delegate this responsibility to some other privileged class of member).
The second section in the “user manual” part of your report covers site use by
authorized members. Authorized members can, of course, add comments to any
published material that permits comments. But authorized members are also
expected to contribute to the data collection on the site. Authorized members
can create articles, pages, upload files (e.g. PDF documents that are to be
“published” through the site), add pictures etc. Authorized members can
participate in the on-site forums and polls.
Then there are the more privileged. Each class has increased privileges; all the
privileges of lesser classes and some extras. Members in privileged classes
might be able to add to menus, create polls, manipulate contents of an events
calendar, archive outdated information, and perform any other functions (e.g.
deal with emails and orders if yours is a commercial site).
This will be a fairly short section, maybe just one page, in which you outline
some of the additional functionality you could supply that would enhance the
system. The contents of this section will really just be suggestions for more
sophisticated applications that would need to be discussed in detail with the
management of IDDTC, and which would have to be introduced in a phased
manner in order to allow for training of IDDTC’s staff.
In addition to the “User Manual”, your report will have a Technical Details
section with subsections covering:
Installation of your Apache/PHP/MySQL web-server system.
Details of the non-core Drupal modules that you added to your system (or of
the “distribution” that you chose to use).
Some evidence for use of your Wiki or blog.
A list of the Drupal elements that you created –
Taxonomy – vocabulary, use
New “Content Types” for Nodes
Most of these sections will comprise little more than a titled screen shot – e.g. a
shot of the contents of your sites/all/modules subdirectory that shows
all the extra modules that you had to add to your Drupal installation.
Group work report
This section should
Identify the group members, their responsibilities and contributions.
Contain “planned” and “actual” schedules (probably as Gantt charts).
Include brief summaries of the issues discussed in each group meeting.
Dividing work among your members
The work of creating the web-site has to be divided among your group members.
Different skills are required.
Someone has to have some “systems administration” skills and interests. He or she
will be responsible for installing the software, and acting as the MySQL “root” user
and the admin for the Drupal and wiki/blog sites.
You don’t want several “sys admin” types fighting over the right to do that work;
because you also need someone who will be good at tasks such as researching the
specific additional modules that are required, sorting out views, constructing forums
One of your group members has to handle the overall management of the project. He
or she must arrange you meetings, assign tasks, check that things are done, liaise
where necessary with the subject coordinator, and take final responsibility for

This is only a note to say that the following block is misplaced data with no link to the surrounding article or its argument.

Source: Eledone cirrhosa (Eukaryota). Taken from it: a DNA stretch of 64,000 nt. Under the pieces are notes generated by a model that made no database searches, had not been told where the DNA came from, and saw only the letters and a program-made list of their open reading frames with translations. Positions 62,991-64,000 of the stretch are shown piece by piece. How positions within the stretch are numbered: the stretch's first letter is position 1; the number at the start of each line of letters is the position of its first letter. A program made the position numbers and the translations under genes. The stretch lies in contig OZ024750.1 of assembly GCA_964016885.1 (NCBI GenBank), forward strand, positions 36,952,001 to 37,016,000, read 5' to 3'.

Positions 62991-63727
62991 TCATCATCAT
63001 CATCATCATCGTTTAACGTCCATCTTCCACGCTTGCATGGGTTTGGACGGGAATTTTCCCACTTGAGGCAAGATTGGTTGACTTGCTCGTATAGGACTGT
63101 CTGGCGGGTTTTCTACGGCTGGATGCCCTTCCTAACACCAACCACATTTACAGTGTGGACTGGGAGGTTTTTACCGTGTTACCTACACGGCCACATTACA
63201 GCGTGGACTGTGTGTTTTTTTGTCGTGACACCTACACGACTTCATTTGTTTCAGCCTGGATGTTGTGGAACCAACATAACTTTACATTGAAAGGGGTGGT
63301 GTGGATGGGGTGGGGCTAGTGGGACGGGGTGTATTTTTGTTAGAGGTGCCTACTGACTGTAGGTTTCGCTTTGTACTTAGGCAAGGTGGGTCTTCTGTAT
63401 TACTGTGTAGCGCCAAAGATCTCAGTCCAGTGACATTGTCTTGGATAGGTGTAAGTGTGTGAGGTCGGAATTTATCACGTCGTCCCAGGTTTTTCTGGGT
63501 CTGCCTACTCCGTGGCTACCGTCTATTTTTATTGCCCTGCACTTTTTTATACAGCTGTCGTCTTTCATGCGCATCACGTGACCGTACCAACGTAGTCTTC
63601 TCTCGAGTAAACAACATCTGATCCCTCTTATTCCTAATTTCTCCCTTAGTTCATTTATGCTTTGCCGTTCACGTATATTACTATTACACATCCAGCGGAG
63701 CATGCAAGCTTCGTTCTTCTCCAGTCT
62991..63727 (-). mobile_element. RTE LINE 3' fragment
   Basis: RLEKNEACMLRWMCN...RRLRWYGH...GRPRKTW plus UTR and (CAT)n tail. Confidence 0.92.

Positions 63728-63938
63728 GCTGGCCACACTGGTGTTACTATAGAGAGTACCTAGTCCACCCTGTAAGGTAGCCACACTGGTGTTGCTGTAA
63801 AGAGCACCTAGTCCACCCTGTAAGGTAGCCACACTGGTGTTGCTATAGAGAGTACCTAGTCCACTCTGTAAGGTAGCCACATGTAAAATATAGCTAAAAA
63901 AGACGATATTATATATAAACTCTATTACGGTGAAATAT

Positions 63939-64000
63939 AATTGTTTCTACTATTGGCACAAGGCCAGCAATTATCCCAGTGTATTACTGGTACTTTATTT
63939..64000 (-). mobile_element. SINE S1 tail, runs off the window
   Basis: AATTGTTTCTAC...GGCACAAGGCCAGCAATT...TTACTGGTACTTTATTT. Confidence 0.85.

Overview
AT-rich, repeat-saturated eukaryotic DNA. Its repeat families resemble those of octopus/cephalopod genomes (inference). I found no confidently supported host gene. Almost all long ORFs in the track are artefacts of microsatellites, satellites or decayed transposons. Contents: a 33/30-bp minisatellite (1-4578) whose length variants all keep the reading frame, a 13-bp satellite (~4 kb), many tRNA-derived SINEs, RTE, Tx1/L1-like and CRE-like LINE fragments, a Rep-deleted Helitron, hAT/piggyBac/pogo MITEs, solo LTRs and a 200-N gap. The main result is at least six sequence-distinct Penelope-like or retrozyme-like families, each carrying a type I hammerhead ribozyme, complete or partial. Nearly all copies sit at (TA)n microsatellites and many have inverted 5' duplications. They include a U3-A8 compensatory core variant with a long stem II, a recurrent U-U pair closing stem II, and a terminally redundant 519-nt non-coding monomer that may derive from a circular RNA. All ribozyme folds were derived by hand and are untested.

preparing your report and presenting the site. When creating the final report, the
manager will mainly be collating data supplied by others.
Someone should take responsibility for styling and themes – making the site look
good, not simply an obvious Drupal hack.
Someone has to complete the detailed design of your Drupal node elements. You
must pick the exact data needed in various content types that you define, and the
content of views.
Someone has to supply plausible content data. (This task will involve work by more
than just one person; but it’s easy, grab content from the internet such as photos,
descriptions of theatres and courses related to theatre training etc that can be modified
to act as filler data in the records created for your site. This role will suit your weaker
programmers.) Usually you can get by with a relatively small amount of real content
from which you can create a convincing user manual. You might need to create many
posted articles on your site – but most will be nothing more than a title; only one or
two will need substantive content.
Someone is going to have to create and collate all those screen shots and make them
available to the “manager” who is preparing the final report.
You will need an initial group meeting where you share out these roles.
The Illawarra Dance and Drama Theatre Company
The Illawarra Dance and Drama Theatre Company owns a small theatre complex that
includes a 300 seat theatre, workshops, class rooms, and exercise rooms.
The IDDTC does employ a relatively small number of actors, singers, and dancers
and does mount a few shows each year –last year their shows included “Two
Gentlemen of Verona”, “Charley’s Aunt”, “Christmas Spectacular”, and “A Little
Night Music”. The theatre is also leased to local dramatic societies for their annual
performances and occasionally is used by touring companies.
The IDDTC’s real business is however running courses and exercise classes.
Most courses train people for careers in the theatre – either as performers or for back-
stage roles like stage management, lighting, costume creation etc. These courses are
generally 8 or 10 weeks duration, and run roughly at the same times as school terms.
Courses cost several hundred dollars each, and most are limited to small numbers of
students. Occasionally, a general interest course is run for a larger numbers of
enrolees at somewhat lower cost – the last of these, with an enrolment of over 40, was
a review of American musical comedies. Courses generally have one or two sessions
(1 hour – 3 hours duration) each week; some are purely class room based; others